My dear husband took my dear son on a man trip (a few other buddies went, too) up to Lake Michigan, where they caught copious amounts of fish. Mostly salmon, plus a few lake trout. Hooray!!! We love salmon. "Free" fish? Yeah, about as "free" as as the "free meat" I've spoken of in times past, but my freezer is filled with salmon, the boys had a great time and made some memories. So who am I to quibble?
|"Food Around the Corner, Food Around the Corner, Food Around the Corner for Me...."|
Besides, this earns me good standing for when I want to go on a couple of upcoming "blogging" conferences that are on my calendar.
So, anyway, we've had the luxury of indulging in more fish, lately, and I came across chef Marcus Samuelsson's fish taco recipe recently, while reading Martha Stewart Everyday Food, and had wanted to try it. It was so good, I've had it four times since then, and tried different variations each time, enough to know that this is a good, nay, a great recipe for fish tacos. A really delicious, healthy meal to add to your everyday diet.
Nashville has her own fish tacos, the wonderfully yummy kind you can buy at Baja Burrito, and her sister business, Blue Coast Burrito. And those are heavenly. If you haven't had them, you simply must try them when you come to Nashville. They are inexpensive, and fabulously delicious. Better, even, than any fish tacos I ever tried in San Diego or in LA.
But unfortunately, Baja Burrito fish tacos are fried. And they have a yummy, fatty mayonnaise based sauce that is served on them.
And if I can avoid frying food (except as a rare exception), for the sake of our health, and for the sake of the odor of old grease that sticks around in the house for a couple of days, I prefer to avoid frying.
|I adore the color in this shot: salmon LOOKS so good for you! And it is!|
And grilling is so much better than frying!
So one of the things I love about Chef Samuelsson's recipe is that the fish is NOT fried, but the taste is still spectacular. I admit, I was a skeptic. My daughter and I tried this first with white fish (cod) while my husband and son were away on their fishing trip, which is the fish recommended by Chef Samuelsson's original recipe, and cod was good. When the men returned from their trip, we tried it with fresh caught salmon, and that was even better. We tried it with regular coleslaw mix, rather than the recipe's recommended Napa Cabbage, and that was good. We tried it with the Napa Cabbage, and that was good. We tried it with flour tortillas, and that was good. We tried it with corn tortillas, and that was good. We've cooked the fish inside on a cast iron skillet. We've grilled the fish outside on the charcoal grill. So far, every variation I tried turned out great. There are a lot of variations you might try yourself on this recipe, but here are some common denominators that I would stick to.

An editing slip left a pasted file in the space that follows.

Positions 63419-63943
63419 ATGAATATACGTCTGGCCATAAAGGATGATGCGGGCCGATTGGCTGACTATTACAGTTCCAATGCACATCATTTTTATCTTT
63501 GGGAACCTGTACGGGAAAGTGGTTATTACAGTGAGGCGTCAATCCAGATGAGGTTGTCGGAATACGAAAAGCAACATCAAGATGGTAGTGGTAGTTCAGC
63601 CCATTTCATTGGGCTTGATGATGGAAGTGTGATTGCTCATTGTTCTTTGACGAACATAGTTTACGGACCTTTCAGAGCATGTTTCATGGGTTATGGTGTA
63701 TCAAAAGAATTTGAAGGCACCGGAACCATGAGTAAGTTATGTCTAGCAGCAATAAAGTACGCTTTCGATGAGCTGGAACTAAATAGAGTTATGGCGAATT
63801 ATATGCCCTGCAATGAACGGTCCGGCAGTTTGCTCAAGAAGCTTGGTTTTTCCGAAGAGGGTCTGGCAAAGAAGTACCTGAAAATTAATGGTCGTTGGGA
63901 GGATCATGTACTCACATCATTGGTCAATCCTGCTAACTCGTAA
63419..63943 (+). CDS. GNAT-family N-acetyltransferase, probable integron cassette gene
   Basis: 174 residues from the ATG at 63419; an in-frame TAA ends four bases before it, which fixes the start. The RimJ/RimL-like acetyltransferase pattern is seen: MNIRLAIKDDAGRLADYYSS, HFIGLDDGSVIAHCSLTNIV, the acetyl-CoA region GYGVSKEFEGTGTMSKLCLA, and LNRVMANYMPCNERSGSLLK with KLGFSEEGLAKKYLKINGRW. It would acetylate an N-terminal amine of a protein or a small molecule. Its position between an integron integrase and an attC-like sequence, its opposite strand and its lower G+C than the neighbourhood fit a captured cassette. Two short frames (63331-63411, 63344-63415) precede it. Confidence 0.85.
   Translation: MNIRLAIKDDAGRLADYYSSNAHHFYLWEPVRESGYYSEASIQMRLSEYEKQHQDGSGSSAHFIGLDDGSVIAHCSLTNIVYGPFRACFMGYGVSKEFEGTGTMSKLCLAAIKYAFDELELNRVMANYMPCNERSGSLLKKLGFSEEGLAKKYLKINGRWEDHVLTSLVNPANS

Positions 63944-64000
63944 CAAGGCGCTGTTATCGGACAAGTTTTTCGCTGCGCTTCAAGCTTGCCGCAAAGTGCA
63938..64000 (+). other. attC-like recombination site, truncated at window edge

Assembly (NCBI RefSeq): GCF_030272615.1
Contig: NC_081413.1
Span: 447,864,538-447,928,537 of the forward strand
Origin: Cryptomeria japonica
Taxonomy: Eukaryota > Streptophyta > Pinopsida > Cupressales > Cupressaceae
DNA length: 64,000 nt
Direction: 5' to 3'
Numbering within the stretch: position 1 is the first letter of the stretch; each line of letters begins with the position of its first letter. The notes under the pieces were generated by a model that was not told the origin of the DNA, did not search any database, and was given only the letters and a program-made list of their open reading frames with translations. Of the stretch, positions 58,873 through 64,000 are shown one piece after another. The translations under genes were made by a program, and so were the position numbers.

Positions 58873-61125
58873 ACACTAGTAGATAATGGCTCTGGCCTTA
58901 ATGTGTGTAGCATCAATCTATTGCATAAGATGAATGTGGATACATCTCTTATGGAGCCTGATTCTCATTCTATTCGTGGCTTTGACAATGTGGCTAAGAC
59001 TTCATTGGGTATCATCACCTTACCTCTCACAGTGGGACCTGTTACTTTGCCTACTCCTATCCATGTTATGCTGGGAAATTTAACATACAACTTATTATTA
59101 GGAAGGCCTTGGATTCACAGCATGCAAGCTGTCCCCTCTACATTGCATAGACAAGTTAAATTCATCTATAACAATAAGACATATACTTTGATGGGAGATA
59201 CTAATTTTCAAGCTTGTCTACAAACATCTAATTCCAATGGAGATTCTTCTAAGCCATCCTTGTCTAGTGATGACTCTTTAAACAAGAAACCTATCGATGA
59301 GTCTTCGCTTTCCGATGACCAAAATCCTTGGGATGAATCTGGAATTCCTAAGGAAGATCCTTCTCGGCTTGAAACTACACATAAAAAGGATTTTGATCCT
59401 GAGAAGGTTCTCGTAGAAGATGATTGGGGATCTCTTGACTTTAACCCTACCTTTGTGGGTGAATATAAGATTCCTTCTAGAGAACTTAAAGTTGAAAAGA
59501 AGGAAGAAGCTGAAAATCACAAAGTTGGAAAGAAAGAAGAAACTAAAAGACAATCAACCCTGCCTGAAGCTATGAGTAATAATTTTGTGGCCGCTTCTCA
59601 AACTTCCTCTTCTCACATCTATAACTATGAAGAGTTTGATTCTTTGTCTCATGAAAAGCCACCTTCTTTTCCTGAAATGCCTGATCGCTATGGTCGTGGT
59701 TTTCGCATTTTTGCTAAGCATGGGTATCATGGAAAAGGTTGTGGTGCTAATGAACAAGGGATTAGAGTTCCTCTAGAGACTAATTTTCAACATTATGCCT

|As the fish cooks, it loses a little of the glorious color, and becomes more opaque.|
You need the smoky seasoning salt: make up a batch, and it will keep for a while. You will find yourself wanting to make more fish tacos, soon, just to wrap your taste buds around more of that yummy deliciousness. Give in to that desire. This is a super healthy dish: very, very good for you.
Be sure your produce is nice and fresh, adjust the amount of jalapeños to the heat level your family prefers, and enjoy. The original recipe called for three jalapeños, but I'm a heat weenie, and so we've cut it down to one, and we only use a portion of that one.
|Ready to be flaked into tacos.|
Here's the recipe, that I have adapted by reducing the number of jalapeños, and changing the fish entirely. Chef Samuelsson's original recipe called for a firm white fish, like cod or sea bass, so if that's what you have access to, that's what you should use. But as for me and my house, we are LOVING this with salmon!
|I absolutely adore these things! We're having them again tonight, in fact!|
First you'll need to make up a batch of Smoky Seasoning Salt.
Be sure to use SMOKED paprika. Smoked Paprika lends a completely different flavor than regular paprika. Heed my warning, or your dish will be ho-hum!
Ingredients for Smoky Seasoning Salt:
1/4 c. coarse sea salt
2 T. grated lime zest
2 t. smoked paprika
1/4 t. cayenne
Ingredients for Fish Tacos:
2 T. Olive Oil, plus more for grill
1 lb. skinless firm salmon, cut into 3" pieces (you can also use cod or another firm white fish)
1 small bunch cilantro, stems and leaves separated, roughly chopped
salt and pepper
8 oz grape tomatoes, halved
3 Napa cabbage leaves, finely sliced
1 small red onion, finely chopped
Smoky Seasoning Salt
lime juice, plus wedges for serving
8 corn tortillas toasted
sliced avocado, for serving
Heat a grill or grill pan over medium-high heat. Clean and lightly oil hot grill. Combine fish, cilantro stems, and jalapeño. Coat with oil and season with salt and pepper. Grill fish and jalapeño until fish is opaque and jalapeño is charred and tender, about 5 minutes per side.
In a medium bowl, combine tomatoes, cabbage, and onion. Seed and finely chop jalapeño and add to bowl. Season to taste with seasoning salt and lime juice. Flake fish and divide among tortillas. Top with slaw and serve with cilantro leaves, more seasoning salt, lime wedges and avocado.
Don't forget to pin this on Pinterest, so you'll remember to try it!
Have you ever had a fish taco before?